npm install hbsfy
  2. Use the templates as follows:
    template = require("templates/Employee.hbs");
    $('body).html(template(employee));
    
  3. Specify the hbsfy transform when building the app:
    browserify -t hbsfy app.js -o bundle.js

Source Code

The complete source code for the application is available here. You can run it in the browser or on a mobile device as a Cordova/PhoneGap app.

To run the application in a browser:

  1. Make sure browserify is installed:
    npm install -g browserify
  2. Download and unzip the source code, then “cd” to the application root folder.
  3. Install the dependencies (based on package.json):
    npm install
  4. Build the application:
    browserify -t hbsfy app.js -o bundle.js
  5. Open index.html

You can run a hosted version of the application here

13 Responses to Browserify Sample Application: with Backbone, jQuery, Handlebars, and Cordova

  1. tom January 14, 2014 at 12:21 pm #

    yo dawg, i heard you like javascript so we wrote some javascript that lets you write javascript on the server, and then we wrote some javascript to let you use that javascript on the browser like regular javascript

    • david May 1, 2014 at 2:50 pm #

      This is the funniest and simplest description of browserify I have seen.

  2. Greg January 29, 2014 at 9:21 am #

    Hey repo code is broken as is, logged an issue.

  3. Dan March 5, 2014 at 12:33 pm #

    FYI, Backbone lists the Underscore module as a dependency and pulls it in under its own node_modules folder. By npm installing and requiring Underscore again, you’ll end up with two copies of underscore in your complied file.

    To avoid the duplication, you could not explicitly install underscore, and just use the one that comes with backbone.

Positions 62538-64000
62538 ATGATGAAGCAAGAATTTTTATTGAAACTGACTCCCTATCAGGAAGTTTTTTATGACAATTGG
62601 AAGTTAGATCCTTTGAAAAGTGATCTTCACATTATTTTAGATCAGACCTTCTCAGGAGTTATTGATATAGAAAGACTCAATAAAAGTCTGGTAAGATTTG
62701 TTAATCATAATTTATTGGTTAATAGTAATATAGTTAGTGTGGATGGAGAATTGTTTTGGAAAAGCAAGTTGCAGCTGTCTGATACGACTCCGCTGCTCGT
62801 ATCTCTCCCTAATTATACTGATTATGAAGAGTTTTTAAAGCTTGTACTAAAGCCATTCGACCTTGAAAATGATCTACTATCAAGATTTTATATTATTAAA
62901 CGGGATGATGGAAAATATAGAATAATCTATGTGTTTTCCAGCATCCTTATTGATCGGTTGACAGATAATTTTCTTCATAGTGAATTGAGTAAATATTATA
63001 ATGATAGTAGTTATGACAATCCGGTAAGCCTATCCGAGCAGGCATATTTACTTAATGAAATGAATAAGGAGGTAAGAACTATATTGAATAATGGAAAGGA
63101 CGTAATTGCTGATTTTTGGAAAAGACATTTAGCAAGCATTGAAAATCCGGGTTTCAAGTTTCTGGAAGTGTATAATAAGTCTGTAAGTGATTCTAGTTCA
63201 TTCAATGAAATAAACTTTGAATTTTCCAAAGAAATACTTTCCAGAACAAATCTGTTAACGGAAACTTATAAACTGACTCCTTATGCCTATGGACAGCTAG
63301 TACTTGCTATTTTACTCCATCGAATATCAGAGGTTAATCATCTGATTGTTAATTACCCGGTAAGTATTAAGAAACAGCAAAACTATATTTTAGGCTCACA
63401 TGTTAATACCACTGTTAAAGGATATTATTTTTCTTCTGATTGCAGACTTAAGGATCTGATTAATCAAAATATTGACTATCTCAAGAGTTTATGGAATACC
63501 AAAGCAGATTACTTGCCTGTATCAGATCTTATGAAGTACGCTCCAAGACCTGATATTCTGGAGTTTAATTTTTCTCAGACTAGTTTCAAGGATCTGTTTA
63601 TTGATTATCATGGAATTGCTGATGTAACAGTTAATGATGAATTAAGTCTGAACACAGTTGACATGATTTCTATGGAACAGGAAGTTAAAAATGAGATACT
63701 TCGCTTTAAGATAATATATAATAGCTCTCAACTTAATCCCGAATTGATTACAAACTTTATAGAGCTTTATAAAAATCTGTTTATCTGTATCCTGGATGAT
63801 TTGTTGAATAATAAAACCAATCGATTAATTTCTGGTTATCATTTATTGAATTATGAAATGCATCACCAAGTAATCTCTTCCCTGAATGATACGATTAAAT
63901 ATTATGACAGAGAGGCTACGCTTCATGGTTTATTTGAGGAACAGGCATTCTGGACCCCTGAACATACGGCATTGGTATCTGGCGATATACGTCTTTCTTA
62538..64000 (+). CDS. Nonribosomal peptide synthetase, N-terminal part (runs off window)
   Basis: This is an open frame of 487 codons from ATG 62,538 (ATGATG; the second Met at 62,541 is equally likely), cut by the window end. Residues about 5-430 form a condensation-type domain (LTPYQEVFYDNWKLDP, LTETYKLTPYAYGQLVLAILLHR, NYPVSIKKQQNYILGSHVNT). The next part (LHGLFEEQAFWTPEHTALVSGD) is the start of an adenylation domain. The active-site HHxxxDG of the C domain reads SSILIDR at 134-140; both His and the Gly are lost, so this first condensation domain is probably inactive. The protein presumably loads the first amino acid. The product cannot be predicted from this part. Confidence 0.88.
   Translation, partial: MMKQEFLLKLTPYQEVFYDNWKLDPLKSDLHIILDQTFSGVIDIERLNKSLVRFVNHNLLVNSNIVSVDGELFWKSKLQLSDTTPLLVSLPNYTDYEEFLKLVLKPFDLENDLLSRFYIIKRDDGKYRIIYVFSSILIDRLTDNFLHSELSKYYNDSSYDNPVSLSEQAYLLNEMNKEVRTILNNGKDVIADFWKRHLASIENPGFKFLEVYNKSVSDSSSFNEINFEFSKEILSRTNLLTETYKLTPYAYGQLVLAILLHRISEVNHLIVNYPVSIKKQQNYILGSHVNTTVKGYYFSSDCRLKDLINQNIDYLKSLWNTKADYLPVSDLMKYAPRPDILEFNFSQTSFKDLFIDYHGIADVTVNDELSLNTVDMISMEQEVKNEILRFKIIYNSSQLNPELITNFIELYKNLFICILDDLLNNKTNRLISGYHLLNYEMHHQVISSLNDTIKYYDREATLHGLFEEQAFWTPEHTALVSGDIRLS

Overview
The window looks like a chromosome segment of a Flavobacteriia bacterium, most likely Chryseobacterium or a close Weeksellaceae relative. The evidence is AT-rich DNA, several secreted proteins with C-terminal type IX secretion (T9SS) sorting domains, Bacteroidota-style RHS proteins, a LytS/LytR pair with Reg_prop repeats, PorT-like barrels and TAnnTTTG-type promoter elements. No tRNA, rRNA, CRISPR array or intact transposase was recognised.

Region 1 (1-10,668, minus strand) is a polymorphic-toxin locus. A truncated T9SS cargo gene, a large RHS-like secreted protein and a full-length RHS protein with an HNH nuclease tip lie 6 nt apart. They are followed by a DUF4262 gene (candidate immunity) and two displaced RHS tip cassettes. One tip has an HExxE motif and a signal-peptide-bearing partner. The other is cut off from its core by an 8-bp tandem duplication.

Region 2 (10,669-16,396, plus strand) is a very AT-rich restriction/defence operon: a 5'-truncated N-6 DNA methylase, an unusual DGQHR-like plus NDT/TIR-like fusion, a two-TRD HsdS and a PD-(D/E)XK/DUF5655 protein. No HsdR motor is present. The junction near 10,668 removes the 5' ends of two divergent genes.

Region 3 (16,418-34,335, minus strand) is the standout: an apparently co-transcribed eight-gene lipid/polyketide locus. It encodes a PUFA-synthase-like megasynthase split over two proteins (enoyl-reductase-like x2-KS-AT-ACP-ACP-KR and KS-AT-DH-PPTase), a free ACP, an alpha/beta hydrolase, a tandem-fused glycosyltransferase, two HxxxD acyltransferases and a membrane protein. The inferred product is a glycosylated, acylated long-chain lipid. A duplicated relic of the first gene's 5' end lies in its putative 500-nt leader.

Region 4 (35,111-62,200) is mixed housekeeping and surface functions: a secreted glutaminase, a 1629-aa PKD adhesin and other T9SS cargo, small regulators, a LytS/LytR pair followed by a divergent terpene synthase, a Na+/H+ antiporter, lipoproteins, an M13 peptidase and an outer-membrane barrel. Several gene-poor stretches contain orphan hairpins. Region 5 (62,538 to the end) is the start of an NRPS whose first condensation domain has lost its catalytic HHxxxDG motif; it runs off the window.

require(‘backbone/node_modules/underscore’)

    That’s ugly, but you could alias it back to just ‘underscore’ using:

    bundler.require(‘backbone/node_modules/underscore’, { expose: ‘underscore’ });

    See: https://github.com/substack/node-browserify#brequirefile-opts

    • Patrick May 3, 2014 at 12:55 pm #

      where exactly do you put the bundler.require(…) – in e.g. main.js ?
      wouldn’t there be an option to shim the underscore dependency through package.json?

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  6. prefabrique maison au liban April 27, 2014 at 1:22 pm #

    Hi there just wanted to give you a quick heads up.

    The words in your article seem to be running off
    the screen in Opera. I’m not sure if this is a format issue or something to do with browser compatibility but I figured I’d post to let you know.
    The design look great though! Hope you get the issue solved soon.

    Kudos

  7. Patrick May 3, 2014 at 12:52 pm #

    Interesting, I was just working on a yeoman generator for this setup.

    Current status is here: https://www.npmjs.org/package/generator-backbone-browserify

    The directories for app/views, app/models, … must be manually linked into an app/node_modules folder for the best experience